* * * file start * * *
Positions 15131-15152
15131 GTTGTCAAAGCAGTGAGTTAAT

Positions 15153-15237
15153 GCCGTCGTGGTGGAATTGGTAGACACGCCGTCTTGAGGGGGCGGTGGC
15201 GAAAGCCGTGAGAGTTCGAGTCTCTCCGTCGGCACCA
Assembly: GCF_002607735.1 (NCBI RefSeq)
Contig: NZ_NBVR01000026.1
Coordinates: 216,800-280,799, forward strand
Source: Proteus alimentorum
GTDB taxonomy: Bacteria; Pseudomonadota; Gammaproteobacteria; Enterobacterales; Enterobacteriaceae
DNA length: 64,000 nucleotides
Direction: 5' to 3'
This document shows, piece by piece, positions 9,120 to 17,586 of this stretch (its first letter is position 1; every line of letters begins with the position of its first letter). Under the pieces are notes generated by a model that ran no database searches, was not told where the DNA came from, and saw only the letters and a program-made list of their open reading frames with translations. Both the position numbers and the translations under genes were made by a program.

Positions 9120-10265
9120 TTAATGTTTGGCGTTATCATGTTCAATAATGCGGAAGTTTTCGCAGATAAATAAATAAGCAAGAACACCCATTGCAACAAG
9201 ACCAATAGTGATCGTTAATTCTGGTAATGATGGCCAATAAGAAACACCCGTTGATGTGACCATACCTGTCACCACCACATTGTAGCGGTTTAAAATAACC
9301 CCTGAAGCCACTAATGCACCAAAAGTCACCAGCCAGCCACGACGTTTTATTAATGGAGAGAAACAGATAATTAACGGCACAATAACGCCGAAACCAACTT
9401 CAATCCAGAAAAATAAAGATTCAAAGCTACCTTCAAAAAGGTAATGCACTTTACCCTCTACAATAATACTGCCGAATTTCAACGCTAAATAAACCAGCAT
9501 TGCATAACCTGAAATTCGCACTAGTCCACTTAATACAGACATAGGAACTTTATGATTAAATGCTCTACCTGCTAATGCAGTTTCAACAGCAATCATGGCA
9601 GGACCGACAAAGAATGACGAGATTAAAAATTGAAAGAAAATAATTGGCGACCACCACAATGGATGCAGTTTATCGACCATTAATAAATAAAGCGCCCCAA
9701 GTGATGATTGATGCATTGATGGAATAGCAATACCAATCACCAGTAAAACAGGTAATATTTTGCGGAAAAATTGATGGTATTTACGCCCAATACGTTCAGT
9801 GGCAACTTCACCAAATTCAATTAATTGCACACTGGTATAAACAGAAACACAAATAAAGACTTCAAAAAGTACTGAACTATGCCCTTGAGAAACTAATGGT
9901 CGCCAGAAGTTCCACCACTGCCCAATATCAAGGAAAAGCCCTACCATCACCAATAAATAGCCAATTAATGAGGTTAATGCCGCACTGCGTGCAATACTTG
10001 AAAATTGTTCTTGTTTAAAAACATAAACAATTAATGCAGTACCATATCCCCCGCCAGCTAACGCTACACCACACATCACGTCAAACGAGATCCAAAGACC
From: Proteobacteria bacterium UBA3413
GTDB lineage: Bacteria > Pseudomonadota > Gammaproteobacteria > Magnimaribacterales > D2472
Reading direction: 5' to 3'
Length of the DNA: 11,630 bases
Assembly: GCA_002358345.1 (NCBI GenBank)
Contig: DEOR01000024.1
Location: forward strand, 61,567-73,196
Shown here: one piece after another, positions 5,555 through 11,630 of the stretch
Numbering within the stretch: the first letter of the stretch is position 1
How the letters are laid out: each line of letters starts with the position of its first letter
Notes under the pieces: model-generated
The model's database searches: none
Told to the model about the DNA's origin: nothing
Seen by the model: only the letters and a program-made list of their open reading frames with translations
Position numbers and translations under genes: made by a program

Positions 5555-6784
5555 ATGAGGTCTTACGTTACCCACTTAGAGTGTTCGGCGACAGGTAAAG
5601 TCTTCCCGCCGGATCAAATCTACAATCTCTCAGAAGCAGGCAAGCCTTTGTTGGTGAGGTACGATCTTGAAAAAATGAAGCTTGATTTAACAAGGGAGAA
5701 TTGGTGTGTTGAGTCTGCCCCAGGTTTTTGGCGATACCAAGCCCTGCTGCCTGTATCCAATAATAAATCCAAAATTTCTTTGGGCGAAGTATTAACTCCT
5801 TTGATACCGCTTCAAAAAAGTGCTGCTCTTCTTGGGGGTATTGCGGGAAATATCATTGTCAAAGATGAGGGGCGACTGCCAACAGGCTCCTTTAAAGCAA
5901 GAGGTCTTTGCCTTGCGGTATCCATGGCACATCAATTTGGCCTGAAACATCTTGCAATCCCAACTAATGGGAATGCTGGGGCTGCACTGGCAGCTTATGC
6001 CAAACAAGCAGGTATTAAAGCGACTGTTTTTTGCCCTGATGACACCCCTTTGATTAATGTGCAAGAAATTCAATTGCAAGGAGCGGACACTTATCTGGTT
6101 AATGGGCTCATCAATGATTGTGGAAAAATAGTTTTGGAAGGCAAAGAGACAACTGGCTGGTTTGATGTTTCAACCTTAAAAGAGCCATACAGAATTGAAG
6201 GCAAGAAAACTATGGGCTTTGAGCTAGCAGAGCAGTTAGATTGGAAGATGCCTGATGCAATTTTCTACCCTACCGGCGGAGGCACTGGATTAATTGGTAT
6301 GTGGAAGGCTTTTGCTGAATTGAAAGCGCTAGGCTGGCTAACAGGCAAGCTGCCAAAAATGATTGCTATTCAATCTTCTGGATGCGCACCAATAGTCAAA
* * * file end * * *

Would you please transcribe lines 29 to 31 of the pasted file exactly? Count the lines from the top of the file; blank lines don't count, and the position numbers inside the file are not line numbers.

Assembly: GCA_002358345.1 (NCBI GenBank)
Contig: DEOR01000024.1
Location: forward strand, 61,567-73,196